I've reviewed my share of portable headphone amplifiers, but ALO's new Rx-MK3B just might be the best on a number of counts. First, the amp is compact, just about the same size as an iPhone, but twice as thick. ALO invested two years of engineering and development time in the Rx-3B, and makes it in the U.S.
The Cypher Labs AlgoRhythm Solo is a portable digital-to-analog converter designed only for use with iPhones, iPads, and iPods, but it won't work with computers (it's not a USB DAC). There are precious few portable DACs that can accept the digital output of Apple iDevices, so it made sense to review the Rx-Mk3B and AlgoRhythm Solo together, with my iPod Classic. ALO sells a special carry bag that holds all three components, and that's how I brought the system with me on the street and NYC subway system.
The amp and DAC are designed to be used with higher-end in-ear and full-size headphones, so if you have a nice $100 set of headphones, don't even consider these; buy yourself a pair of great headphones instead.
The Rx-MK3B's connectivity suite is a little unusual; it has a 3.5mm port and balanced Kobiconn inputs and outputs (all analog connections). Right now, there aren't any portable balanced DACs, but ALO's founder, Ken Ball, expects to see them coming in the next year or two. The balanced output jack can be used with some high-end headphones from Sennheiser, Hifiman, and Audeze right now. The lithium polymer battery provides 10 to 14 hours of playing time.
The AlgoRhythm Solo digital-to-analog converter has a special USB input, a 3.5mm analog output (that goes to the Rx-MK3-B), and a RCA digital output you can connect to a home DAC. The Rx-MK3B and AlgoRhythm Solo are made in the U.S.A. The amp's metal bass and volume control knobs are machined in Portland, Ore.; they're very cool!
I started my Rx-MK3B/AlgoRhythm Solo auditions listening with a pair of $350 Sony XBA-4 in-ear headphones, and was amazed by the sonic transformation, compared with plugging them straight into my iPod Classic. The amp and DAC together made the XBA-4 sound like a much more expensive set of headphones. Bass definition was dramatically improved, and midrange and treble clarity showed strong improvement. I didn't have to jack up the volume to appreciate the differences the amp and DAC were making to the sound; it was like looking through a window after it was cleaned. Returning to the iPod on its own was a letdown; it didn't sound bad, just boring. The XBA-4 was nowhere as transparent-sounding plugged directly into the iPod Classic.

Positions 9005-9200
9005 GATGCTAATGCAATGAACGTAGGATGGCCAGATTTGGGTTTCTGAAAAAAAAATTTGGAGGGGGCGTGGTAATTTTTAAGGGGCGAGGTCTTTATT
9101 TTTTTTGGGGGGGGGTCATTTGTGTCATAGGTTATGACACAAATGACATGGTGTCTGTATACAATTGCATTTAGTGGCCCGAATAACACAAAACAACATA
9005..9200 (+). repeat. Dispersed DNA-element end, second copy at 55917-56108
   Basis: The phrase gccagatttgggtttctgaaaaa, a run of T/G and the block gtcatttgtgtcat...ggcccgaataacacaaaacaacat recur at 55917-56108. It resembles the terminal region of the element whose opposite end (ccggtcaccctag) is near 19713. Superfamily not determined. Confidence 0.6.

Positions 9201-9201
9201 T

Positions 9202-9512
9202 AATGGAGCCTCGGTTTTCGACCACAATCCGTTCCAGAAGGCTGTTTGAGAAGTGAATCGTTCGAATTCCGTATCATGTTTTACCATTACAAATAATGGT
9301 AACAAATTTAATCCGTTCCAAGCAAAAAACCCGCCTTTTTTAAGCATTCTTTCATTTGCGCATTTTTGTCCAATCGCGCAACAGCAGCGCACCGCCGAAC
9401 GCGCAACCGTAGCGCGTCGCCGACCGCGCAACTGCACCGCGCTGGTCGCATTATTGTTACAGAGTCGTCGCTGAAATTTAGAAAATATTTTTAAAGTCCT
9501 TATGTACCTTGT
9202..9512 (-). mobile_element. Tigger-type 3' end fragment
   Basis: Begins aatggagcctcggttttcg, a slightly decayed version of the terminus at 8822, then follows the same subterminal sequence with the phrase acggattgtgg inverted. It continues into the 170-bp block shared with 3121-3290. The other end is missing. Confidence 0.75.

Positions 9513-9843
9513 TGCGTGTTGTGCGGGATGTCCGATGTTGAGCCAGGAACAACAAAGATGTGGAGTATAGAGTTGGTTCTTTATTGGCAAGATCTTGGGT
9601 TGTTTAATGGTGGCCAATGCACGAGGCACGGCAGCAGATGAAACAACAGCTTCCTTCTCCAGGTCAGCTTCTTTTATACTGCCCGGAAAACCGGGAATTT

I continued listening with my Jerry Harvey JH-13 custom (molded to my ear canals) in-ear headphones. The sound was substantially more vivid and pure than it was with the Sony XBA-4s. Drums' dynamics and impact were more viscerally realistic; there was less standing in the way between my ears and the music. Quiet details, like the subtle reverberation on some of my favorite classical music albums, were easier to hear. And not-so-subtle stuff like James Brown's screams and grunts jumped out of the mixes with more power than I'm used to.
I've listened to the JH-13s for years, but they were sounding much better than I've ever heard them before. When I wasn't playing music I heard a small amount of hiss over the headphones coming from the Rx-MK3B, but the noise wasn't audible when I played music. The bass control knob doesn't add a lot of bass, but it's nice to be able to add a little extra oomph when you feel like it.
I also tried the amp and DAC with my old Sennheiser HD 580 full-size headphones, and was knocked out by the sound. Again, it was the transparency gains that made each instrument and voice stand out in bold relief that grabbed my attention. I also played the amp and DAC with the Audeze LCD-3 headphones, which sounded great, but not up to the standards of a big home headphone amp like the Hifiman EF-6 (review to come).
You can, of course, hold off on the DAC and just get the Rx-MK3B amp and see how that rocks your world. I want to stress that it's not just about playing music louder; better amps sound better at all volume levels.
The ALO/Cypher Labs stack raises the bar for battery-powered sound quality over a wide variety of headphones. The Rx-MK3B ($649) and AlgoRhythm Solo ($579) are sold direct on the ALO Web site with a 30 day money-back guarantee, so you can hear for yourself how they can transform the sound of your headphones. ALO makes a few different portable amps, and its National amp sells for $299. Warranties run one year, and after that ALO will provide service or a heavily discounted price on a replacement unit. ALO has been in business for six years.